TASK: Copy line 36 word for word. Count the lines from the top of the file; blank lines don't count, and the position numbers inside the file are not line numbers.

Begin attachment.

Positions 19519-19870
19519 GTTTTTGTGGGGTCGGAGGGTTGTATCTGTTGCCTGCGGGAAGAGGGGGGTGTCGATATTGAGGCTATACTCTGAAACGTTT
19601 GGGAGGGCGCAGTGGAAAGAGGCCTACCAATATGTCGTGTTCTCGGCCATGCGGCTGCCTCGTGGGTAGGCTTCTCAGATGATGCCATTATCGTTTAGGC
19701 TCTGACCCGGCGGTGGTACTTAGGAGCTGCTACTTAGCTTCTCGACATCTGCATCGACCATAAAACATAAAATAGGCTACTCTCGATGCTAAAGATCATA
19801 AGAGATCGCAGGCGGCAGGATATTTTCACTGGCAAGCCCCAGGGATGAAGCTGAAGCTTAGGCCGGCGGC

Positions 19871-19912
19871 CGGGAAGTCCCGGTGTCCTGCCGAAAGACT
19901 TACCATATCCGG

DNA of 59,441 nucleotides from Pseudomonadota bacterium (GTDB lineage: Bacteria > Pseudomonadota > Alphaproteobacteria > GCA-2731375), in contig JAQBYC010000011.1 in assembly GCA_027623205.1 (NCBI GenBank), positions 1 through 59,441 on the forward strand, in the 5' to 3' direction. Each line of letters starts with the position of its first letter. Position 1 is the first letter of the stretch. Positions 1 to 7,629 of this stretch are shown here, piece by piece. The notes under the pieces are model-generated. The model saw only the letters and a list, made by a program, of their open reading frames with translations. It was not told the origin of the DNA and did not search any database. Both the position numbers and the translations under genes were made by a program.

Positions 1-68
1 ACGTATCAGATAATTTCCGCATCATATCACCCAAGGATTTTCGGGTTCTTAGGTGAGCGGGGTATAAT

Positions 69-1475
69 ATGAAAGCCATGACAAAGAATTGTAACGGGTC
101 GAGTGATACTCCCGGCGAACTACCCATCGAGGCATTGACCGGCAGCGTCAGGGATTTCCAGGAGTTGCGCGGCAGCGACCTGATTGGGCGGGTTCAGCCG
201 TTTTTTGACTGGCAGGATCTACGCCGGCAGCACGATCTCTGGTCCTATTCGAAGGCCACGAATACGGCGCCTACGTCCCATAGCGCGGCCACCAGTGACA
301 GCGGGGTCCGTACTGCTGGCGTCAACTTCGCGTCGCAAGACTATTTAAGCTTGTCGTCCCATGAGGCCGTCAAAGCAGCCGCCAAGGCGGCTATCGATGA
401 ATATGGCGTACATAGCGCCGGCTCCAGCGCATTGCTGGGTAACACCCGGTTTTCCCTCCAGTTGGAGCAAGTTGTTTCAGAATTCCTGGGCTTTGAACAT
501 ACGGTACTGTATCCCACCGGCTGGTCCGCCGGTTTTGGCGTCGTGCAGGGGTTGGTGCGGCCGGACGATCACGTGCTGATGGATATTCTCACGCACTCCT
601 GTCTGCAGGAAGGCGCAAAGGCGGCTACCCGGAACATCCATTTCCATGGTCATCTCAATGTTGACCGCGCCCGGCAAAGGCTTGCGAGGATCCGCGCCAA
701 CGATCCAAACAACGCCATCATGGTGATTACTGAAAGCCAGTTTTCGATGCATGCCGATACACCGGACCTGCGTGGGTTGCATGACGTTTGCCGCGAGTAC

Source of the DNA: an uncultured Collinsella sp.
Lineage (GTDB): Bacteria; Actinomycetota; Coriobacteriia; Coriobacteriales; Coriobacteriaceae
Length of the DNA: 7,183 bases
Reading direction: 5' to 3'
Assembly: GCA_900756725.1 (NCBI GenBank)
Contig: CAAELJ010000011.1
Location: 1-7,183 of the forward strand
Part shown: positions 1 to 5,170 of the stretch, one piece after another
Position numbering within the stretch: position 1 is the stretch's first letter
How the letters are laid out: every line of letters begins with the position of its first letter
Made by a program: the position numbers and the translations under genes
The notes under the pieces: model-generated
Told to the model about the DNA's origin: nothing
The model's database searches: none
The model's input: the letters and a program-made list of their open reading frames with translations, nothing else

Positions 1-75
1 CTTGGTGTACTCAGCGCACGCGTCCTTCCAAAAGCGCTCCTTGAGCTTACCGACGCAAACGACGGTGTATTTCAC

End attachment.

Positions 1-75